So what's the solution?  My intention in writing this post is not to pass judgment on CIOs who are unwilling/unable to find a way and/or the time to hire and train these graduates, nor is it my plan to chastise the ONC for unrealistic expectations when it comes to projecting outcomes.  My intention is to focus more attention on this significant potential resource and to start a discussion about what needs to be done to bridge the gap between bright, talented, available, and trainable graduates and the gaping staffing holes that need to be filled now and into the foreseeable future. 

I have a few ideas:  For starters, how about taking the funds that continue to be allocated for additional community college programs, and redirect them into establishing hands-on internships for existing and upcoming graduates?  How about some type of reward/incentive program for hospitals and/or vendors who are willing to hire and train the graduates? Additionally, now that the programs' effectiveness can be measured (through placement rates) perhaps it's time to take another look at the curriculum to determine if it's even possible to produce "hireable" graduates in six-months' time.  (See the comment from a community college grad (just below the blog post) to get one opinion on that topic).  These are just a few ideas - I'd love to receive an email from the ONC telling me that all of these plans were in the works.  (If not ONC, I welcome the chance to help you!)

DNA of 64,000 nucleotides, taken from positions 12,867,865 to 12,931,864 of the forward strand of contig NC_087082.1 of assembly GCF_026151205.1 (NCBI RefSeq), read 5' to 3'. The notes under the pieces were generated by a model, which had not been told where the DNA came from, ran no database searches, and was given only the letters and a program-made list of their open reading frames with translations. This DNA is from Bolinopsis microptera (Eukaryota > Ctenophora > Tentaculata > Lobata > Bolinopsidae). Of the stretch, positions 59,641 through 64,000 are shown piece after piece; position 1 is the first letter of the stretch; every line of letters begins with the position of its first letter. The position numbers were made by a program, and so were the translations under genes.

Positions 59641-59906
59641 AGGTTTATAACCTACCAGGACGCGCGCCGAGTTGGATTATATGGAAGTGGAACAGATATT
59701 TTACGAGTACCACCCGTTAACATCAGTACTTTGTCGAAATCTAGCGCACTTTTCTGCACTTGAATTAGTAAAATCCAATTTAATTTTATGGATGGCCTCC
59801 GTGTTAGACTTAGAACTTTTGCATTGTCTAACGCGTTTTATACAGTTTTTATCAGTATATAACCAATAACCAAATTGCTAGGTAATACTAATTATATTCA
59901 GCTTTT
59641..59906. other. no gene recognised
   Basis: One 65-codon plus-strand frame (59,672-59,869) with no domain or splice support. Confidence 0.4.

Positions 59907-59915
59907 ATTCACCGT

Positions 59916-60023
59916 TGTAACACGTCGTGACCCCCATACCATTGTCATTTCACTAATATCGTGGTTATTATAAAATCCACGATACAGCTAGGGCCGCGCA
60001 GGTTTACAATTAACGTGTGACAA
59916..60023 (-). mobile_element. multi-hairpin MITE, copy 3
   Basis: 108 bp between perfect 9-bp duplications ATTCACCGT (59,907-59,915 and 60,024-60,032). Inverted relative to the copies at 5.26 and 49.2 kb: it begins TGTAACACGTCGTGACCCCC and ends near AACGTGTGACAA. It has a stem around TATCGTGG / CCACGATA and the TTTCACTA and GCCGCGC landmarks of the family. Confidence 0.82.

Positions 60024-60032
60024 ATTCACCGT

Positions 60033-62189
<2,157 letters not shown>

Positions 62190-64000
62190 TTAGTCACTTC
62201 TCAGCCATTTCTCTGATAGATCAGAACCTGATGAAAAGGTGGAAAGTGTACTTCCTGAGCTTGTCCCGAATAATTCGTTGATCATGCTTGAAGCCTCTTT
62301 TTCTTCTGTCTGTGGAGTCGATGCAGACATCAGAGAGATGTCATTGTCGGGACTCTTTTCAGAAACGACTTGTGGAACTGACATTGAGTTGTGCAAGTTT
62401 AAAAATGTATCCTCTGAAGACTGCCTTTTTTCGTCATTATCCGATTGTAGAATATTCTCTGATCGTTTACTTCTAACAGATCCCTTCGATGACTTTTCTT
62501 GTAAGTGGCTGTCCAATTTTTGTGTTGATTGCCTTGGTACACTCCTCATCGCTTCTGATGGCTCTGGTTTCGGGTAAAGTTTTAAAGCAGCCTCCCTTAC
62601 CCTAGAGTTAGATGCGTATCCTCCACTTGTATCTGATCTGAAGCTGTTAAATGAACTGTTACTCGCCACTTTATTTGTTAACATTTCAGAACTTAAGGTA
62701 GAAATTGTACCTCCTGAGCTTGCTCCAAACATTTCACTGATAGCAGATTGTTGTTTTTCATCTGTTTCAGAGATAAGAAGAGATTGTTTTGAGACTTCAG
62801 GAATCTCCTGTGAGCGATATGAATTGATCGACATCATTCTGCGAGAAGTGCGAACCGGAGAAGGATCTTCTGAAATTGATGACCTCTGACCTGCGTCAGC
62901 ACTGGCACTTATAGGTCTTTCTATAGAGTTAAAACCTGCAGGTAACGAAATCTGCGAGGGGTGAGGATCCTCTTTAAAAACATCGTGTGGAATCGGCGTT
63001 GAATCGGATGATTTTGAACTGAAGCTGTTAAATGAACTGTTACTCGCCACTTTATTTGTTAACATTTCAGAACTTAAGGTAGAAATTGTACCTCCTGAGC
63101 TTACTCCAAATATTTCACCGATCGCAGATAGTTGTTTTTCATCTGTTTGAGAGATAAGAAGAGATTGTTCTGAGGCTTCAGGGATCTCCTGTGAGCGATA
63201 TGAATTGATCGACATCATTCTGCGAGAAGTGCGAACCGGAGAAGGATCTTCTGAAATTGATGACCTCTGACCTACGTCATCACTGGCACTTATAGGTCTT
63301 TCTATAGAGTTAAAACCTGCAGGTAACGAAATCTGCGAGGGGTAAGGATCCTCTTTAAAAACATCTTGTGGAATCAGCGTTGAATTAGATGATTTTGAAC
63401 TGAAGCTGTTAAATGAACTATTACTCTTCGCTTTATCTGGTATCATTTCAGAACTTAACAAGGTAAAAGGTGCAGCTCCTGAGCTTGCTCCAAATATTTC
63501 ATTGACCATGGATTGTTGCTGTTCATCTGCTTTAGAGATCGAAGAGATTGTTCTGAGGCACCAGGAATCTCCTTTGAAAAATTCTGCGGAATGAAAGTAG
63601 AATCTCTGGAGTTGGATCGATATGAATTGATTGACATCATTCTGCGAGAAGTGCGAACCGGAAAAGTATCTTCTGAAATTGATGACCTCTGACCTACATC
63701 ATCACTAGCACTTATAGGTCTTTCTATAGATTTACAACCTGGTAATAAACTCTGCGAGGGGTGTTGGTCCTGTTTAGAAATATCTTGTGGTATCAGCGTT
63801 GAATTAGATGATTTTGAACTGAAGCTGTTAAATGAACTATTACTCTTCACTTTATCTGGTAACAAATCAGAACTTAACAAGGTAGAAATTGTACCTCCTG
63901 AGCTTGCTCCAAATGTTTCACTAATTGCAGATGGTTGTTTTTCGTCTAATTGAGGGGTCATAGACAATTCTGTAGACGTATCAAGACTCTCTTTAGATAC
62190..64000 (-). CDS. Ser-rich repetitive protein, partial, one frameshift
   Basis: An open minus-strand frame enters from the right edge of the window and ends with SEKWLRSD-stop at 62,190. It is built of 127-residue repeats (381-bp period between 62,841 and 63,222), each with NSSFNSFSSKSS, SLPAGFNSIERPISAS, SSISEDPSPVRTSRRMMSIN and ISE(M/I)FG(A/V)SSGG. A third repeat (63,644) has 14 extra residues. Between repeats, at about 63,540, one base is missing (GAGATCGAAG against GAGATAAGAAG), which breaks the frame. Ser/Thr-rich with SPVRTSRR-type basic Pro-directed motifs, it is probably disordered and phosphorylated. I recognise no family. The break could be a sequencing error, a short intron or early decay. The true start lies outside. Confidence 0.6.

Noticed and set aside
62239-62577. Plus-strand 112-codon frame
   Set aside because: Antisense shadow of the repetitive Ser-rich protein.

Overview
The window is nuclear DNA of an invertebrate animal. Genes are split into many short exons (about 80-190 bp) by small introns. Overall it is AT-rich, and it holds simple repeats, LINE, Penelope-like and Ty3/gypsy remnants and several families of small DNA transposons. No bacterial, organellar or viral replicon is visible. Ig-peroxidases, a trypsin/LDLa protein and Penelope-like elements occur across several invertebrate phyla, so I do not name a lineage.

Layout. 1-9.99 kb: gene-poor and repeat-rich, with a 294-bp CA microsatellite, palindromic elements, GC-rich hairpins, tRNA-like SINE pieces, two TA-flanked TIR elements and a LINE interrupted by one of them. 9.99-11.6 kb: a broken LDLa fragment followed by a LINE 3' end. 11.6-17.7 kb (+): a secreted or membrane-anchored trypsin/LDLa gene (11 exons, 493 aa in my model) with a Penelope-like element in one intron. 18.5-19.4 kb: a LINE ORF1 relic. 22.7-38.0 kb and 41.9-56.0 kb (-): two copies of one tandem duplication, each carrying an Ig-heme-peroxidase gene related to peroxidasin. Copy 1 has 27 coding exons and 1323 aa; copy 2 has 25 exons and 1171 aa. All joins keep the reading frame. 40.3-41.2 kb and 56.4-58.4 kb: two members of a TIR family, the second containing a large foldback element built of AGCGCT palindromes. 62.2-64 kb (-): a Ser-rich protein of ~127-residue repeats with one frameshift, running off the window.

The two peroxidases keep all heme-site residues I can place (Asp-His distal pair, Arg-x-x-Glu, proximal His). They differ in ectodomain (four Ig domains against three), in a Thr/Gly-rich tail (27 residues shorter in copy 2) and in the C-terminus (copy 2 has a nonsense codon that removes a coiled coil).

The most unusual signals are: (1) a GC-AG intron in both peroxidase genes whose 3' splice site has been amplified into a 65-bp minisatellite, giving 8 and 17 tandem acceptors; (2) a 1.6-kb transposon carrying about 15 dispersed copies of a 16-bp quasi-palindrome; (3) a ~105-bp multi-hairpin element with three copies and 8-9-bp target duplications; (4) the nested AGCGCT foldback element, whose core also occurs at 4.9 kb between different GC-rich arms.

I hope to get more insight on this issue through the comments - what am I missing, and what can be done to help bridge this gap?